Aims: The prognosis of patients included in clinical trials is often better than might be anticipated from epidemiological data. Patients volunteering to take part in a study might be unrepresentative of the potential treatment population or the trial itself may confer benefit by offering closer supervision.
Methods and results: A total of 2332 consecutive patients (average +/- SD age 70.1 +/- 10.8; 26% female) who presented to a community heart failure clinic were diagnosed as having heart failure due to left ventricular systolic dysfunction. All patients were asked whether they would be prepared to take part in clinical research projects at their initial visit. During a median follow-up in survivors of 55.7 months (interquartile range 30.4-74.3), 792 (34%) patients died. Agreeing to take part in clinical trials strongly predicted a good outcome (approximately halving the risk of death). In multivariate modelling, willingness to take part [hazard ratio (95% confidence intervals) 0.33 (0.26-0.40)] was a predictor of good outcome independent of age, severity of left ventricular dysfunction, renal function, sodium levels, drug use, and comorbidities. In a subset in whom N-terminal pro-B type natriuretic peptide (NT-proBNP) was available (n = 1256), agreeing to take part in trials remained an independent predictor of survival with log [NT-proBNP].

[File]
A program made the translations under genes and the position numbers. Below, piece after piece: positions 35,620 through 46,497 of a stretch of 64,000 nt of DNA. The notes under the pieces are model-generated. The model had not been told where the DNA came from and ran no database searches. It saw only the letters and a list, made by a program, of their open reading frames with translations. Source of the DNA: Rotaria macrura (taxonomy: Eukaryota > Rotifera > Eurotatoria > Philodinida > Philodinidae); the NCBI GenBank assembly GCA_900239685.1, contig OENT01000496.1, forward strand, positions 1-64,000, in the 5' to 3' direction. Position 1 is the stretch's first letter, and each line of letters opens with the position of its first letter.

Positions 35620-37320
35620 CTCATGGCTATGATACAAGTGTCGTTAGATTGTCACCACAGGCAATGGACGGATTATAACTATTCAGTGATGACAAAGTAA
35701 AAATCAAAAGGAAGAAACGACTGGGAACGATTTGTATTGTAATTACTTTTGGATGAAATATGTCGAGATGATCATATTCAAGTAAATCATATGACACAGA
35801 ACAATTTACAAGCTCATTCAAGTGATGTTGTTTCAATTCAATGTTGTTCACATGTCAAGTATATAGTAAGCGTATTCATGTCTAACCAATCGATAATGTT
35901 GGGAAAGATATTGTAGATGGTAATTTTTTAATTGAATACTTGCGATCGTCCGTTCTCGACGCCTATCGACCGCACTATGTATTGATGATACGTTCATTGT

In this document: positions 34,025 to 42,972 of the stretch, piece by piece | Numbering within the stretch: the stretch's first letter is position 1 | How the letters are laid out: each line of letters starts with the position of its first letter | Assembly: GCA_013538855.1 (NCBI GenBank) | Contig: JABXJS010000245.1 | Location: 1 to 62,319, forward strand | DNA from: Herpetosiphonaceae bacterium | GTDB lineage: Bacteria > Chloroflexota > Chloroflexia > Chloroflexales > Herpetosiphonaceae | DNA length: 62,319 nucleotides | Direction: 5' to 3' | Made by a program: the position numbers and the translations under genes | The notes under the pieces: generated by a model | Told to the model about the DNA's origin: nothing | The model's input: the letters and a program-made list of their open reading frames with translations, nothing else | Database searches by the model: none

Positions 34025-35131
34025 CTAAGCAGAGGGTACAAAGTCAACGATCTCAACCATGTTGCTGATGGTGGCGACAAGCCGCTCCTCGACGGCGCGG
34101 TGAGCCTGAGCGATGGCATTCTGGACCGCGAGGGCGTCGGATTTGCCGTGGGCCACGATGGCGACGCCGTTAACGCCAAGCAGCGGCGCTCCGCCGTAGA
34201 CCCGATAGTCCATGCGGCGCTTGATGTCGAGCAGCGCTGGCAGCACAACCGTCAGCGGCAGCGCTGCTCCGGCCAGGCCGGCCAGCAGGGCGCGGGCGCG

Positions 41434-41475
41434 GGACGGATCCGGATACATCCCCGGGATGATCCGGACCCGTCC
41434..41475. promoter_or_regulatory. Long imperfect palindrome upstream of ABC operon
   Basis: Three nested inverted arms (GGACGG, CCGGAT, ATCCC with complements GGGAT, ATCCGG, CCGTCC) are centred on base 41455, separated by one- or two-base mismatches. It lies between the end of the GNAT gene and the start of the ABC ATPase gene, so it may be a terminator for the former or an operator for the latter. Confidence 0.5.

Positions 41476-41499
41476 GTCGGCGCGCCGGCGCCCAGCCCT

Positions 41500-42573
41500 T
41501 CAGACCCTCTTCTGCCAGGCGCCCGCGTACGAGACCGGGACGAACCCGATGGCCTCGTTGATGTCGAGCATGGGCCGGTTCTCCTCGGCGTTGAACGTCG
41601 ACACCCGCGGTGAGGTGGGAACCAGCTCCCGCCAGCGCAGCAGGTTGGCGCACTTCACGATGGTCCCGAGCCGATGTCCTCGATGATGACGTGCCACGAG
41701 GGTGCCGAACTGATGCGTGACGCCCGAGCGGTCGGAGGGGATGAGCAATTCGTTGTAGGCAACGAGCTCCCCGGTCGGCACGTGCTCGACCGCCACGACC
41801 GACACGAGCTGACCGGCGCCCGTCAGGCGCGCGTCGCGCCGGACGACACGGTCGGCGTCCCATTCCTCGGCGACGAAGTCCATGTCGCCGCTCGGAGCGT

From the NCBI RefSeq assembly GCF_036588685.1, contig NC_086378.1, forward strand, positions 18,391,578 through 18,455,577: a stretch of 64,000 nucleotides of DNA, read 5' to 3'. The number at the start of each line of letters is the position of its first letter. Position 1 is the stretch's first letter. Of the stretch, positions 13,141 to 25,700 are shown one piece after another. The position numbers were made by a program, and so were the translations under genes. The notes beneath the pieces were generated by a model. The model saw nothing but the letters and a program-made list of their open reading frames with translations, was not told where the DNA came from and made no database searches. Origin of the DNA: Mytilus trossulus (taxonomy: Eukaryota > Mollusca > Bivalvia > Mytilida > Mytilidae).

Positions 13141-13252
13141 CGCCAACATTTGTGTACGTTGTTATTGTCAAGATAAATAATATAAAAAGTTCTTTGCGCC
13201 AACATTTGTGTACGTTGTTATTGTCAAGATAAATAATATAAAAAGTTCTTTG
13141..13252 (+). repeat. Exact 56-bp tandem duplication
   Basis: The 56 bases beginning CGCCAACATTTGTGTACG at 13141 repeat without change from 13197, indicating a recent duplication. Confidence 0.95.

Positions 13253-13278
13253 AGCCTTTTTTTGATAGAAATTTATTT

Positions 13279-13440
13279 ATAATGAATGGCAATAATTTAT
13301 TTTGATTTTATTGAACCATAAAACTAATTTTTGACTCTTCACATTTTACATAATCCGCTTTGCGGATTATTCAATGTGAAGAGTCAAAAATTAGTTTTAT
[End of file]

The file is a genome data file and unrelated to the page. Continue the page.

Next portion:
Conclusion: Those patients with chronic heart failure who express a willingness to take part in a clinical trial, appear to have a better prognosis than those who do not.